Margin Debt Is It Fuelling the Stock Market?

This article was last updated on April 16, 2022

Canada: Free $30 Oye! Times readers Get FREE $30 to spend on Amazon, Walmart…
USA: Free $30 Oye! Times readers Get FREE $30 to spend on Amazon, Walmart…I have posted on this subject before but given the current somewhat volatile behaviour from the stock market, I think that an update is in order.

Thanks to the NYSE, we have a history of margin debt that has been used by stock market investors going back to 1959.  Here is a small sample of the data, showing the amount of margin debt since 2000:
In June 2014, margin debt was at its second highest level ever, coming in at $464.311 billion, down just over $1 billion from February's record of $465,720 billion.  Just before the bottom fell out of the stock market in 2009, margin debt hit a record of $334.9 billion in February 2008.  It fell to a low of $173.3 billion one year later in February 2009 as millions of investors saw the value of their stocks take a beating and received that dreaded margin call from their brokers.
Margin debt is a mug's game, a game that you are more likely to lose than win.  It is also a game that has been influenced strongly by the Federal Reserve in two ways:
1.) Investors are desperate to get a reasonable yield on their investments and have viewed equities as the only way to get a return above 1 or 2 percent, even though that return is far from guaranteed.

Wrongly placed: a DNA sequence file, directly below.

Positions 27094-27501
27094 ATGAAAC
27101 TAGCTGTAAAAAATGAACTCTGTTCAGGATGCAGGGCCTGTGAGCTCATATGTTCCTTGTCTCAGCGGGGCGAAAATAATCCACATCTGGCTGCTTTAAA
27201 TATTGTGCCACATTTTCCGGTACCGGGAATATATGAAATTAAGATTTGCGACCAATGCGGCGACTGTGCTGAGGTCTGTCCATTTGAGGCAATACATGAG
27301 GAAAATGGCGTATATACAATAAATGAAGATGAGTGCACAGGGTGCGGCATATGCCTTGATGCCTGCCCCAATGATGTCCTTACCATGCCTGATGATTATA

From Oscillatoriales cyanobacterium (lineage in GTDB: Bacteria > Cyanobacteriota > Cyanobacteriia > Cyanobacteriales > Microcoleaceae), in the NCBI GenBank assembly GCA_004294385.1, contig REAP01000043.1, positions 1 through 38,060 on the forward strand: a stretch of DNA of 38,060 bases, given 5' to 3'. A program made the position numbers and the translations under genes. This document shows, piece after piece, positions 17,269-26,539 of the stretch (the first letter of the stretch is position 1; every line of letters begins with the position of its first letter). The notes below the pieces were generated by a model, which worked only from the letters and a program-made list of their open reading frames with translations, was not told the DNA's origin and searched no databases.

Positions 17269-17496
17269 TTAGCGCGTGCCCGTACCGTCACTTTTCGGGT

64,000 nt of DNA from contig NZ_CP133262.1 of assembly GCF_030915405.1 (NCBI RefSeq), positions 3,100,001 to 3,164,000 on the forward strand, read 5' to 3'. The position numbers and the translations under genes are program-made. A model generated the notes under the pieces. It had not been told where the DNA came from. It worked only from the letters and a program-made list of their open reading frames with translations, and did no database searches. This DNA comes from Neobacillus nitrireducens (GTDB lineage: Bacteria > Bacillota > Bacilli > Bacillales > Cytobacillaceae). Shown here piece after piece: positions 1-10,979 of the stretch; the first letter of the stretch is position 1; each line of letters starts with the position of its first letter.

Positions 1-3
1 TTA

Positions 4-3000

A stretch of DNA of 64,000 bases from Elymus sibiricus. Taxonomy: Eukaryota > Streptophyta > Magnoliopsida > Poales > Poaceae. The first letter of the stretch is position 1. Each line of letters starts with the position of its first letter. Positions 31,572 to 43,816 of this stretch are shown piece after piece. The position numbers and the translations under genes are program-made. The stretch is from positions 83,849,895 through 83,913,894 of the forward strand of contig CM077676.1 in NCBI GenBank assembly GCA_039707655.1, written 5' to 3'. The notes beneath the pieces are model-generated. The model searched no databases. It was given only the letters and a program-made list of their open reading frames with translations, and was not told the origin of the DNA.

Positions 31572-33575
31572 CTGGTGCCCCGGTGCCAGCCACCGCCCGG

2.) By pushing interest rates down to near-zero, the interest charged by brokerage houses on margin debt has dropped as well, luring more investors into borrowing to buy that "hot tip".
Here is an example of what interest rates on margin debt look like today from TD Ameritrade:
Here are the interest rates on margin debt from Merrill Edge:
For my Canadian readers, here are the interest rates on margin debt from TD Waterhouse:
The Canadian rates, in particular, are at the lowest level that I've ever seen.
As a contrarian investor, I have generally found that the herd mentality in the stock market is something that I prefer to avoid.  With the historically high levels of margin debt out there, when the market heads into bear territory and investors find that they cannot meet the required level of maintenance margin (aka minimum maintenance, they may find that their broker has sold their securities at a distressed price, leading to further downward price pressure.  It is this that can easily turn a market downturn into a rout. 
Once again, we see another in a long line of potentially dangerous consequences of central bank monetary policies.
Click HERE to read more of Glen Asher's columns
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